Once we’ve been set free, our job is to show others where to go to find that same freedom. Jesus alone offers freedom.

Visit Nicole Miller’s To the Heart of History to find out more.

(If you are interested in watching the DVD, shoot me an email and I’ll see what I can do.)

Our local radio station is having a “positive speaking” challenge where listeners are encouraged to guard their tongues in order to make sure that every word spoken is edifying to others. This means no complaining, no venting, no unloading on your husband the minute he walks through the door…but does it also mean no sharing, no transparency, no allowing others past our plastic smiles and carefully rehearsed, “I’m doing well, and you?”

Now don’t get me wrong, Ephesians 4:29 (Do not let any unwholesome talk come out of your mouth but only that which is helpful for building others up that it may benefit those who listen.) is one of my favorite verses. And Philippians 2:14 (Do everything without complaining or arguing) is another one that frequently graces my sticky notes. And I understand and totally agree with the premise of this challenge. Most of what we say could easily go unsaid and we need to be very careful with our word choices.

But I think we have to be equally careful that we don’t go too far. We are joined in a body for a reason. The Bible also tells us to bear one another’s burdens and to encourage one another. It took almost ten years for my husband to get to a place where he felt comfortable sharing his deepest struggles, pains and fears with me, and whew, was I ever so grateful when he did! By understanding how he is feeling and what he is dealing with, I am better able to minister to him. If I know he’s had a tough day, I won’t take it personal when he hides behind a remote control. And perhaps I’ll even find a way to bless him. (BTW, fresh baked chocolate chip cookies do wonders!)  And even more important, it allows me to see deeper into his heart.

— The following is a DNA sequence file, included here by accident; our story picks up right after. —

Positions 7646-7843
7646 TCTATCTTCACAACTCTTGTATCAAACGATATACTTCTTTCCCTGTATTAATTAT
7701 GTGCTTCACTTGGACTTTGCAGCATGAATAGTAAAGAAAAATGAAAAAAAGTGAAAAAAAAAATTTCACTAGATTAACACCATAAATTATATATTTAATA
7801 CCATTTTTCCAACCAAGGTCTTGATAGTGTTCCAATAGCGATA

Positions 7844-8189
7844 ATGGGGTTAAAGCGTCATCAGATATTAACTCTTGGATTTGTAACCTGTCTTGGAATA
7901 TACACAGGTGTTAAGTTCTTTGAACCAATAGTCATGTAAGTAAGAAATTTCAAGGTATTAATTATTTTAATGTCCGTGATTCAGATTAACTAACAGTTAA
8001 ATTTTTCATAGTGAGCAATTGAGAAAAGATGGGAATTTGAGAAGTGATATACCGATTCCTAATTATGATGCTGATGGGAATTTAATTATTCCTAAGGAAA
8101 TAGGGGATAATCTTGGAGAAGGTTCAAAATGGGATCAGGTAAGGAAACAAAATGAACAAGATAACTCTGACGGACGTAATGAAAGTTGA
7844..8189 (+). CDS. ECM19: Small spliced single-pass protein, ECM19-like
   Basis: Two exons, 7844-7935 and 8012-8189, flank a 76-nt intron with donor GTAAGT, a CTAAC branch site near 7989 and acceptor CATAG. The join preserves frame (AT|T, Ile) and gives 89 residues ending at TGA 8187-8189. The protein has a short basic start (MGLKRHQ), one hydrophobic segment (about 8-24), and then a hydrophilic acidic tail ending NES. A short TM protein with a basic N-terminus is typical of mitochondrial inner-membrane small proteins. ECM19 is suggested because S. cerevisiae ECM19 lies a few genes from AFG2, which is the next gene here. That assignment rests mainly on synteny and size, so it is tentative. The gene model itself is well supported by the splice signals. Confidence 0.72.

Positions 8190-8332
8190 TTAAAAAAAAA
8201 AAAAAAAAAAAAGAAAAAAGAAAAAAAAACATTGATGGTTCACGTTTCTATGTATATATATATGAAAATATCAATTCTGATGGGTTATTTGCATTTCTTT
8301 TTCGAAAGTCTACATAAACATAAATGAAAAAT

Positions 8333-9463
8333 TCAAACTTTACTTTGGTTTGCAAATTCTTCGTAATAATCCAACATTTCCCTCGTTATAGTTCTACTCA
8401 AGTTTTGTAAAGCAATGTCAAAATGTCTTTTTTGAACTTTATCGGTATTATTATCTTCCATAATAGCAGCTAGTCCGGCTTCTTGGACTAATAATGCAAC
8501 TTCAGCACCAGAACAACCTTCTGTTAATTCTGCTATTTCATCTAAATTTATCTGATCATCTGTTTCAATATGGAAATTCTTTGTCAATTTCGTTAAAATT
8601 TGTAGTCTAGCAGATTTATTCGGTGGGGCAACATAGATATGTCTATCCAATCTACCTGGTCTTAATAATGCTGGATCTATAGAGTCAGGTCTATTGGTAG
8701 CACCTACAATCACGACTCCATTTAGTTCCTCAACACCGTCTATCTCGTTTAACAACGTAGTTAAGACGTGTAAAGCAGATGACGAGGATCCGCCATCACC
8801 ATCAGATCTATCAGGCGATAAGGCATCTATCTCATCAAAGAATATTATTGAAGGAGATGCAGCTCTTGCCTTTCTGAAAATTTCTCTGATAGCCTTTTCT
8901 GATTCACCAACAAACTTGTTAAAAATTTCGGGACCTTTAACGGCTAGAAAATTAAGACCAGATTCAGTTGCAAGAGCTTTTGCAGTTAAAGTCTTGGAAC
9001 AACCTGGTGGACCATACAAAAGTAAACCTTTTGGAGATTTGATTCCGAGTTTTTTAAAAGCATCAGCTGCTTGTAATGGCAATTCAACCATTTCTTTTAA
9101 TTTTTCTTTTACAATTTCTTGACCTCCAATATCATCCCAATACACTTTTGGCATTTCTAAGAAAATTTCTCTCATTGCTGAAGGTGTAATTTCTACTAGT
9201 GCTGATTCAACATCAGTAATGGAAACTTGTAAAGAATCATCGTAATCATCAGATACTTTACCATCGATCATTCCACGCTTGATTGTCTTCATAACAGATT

If you’ve read the intro to my White Picket Fence series, you know how frustrated I get with the whole “religious façade” we often portray. Somehow we think Christianity is all about being perfect. Wow, do we have it wrong! Christianity is all about admitting we’re not perfect and allowing ourselves to fall into grace. Grace is unmerited favor. It is the healing, love, and acceptance we experience because of what Christ did for us. But how can we experience healing if we’re hiding behind thick, brick walls? And how can we experience true fellowship, the fellowship God intends, if we’re not real with each other?

In my latest novel, Impossible Choices, Alice has Ephesians 4:29 mastered. She’s not doing to bad with Philippians 2:14, either. Ephesians 4:25 is another matter. (Therefore each of you must put off falsehood and speak truthfully to his neighbor, for we are all members of one body.) Her entire life is a false hood. She is trying so hard to live up to this ideal of what a good Christian mother and wife should be, she has shut out the very people who could help her most. And we need to be careful we don’t do the same. It’s time we get real with one another, sharing our deepest struggles, so that we truly can carry one another’s burdens. Because let me tell you, if we keep trying to lug them ourselves, it won’t belong before we crumble.

If you read my previous post about poor Alice peeking around dust-covered lace curtains, you’re probably wondering, “Who is this lady and why is she playing hide and seek from her neighbors?”

Alice Goddard, the main character of my next novel (currently entitled “Impossible Choices”, but I suspect this will change by the time I am done.) is your typical middle-class American housewife–who’s married to a drunken gambler. Only she doesn’t know her husband’s a gambler. She knows he’s a drunk, which is why she’s hiding–from her neighbors, from her friends. But not a ten thousand dollar drunk, which is what it would have taken to totally max out their credit cards and empty their bank accounts.  Must be a hacker, right? Someone got ahold of their personal information–like one of those identity thieves?

Keep thinking that, Alice…if only it were that easy.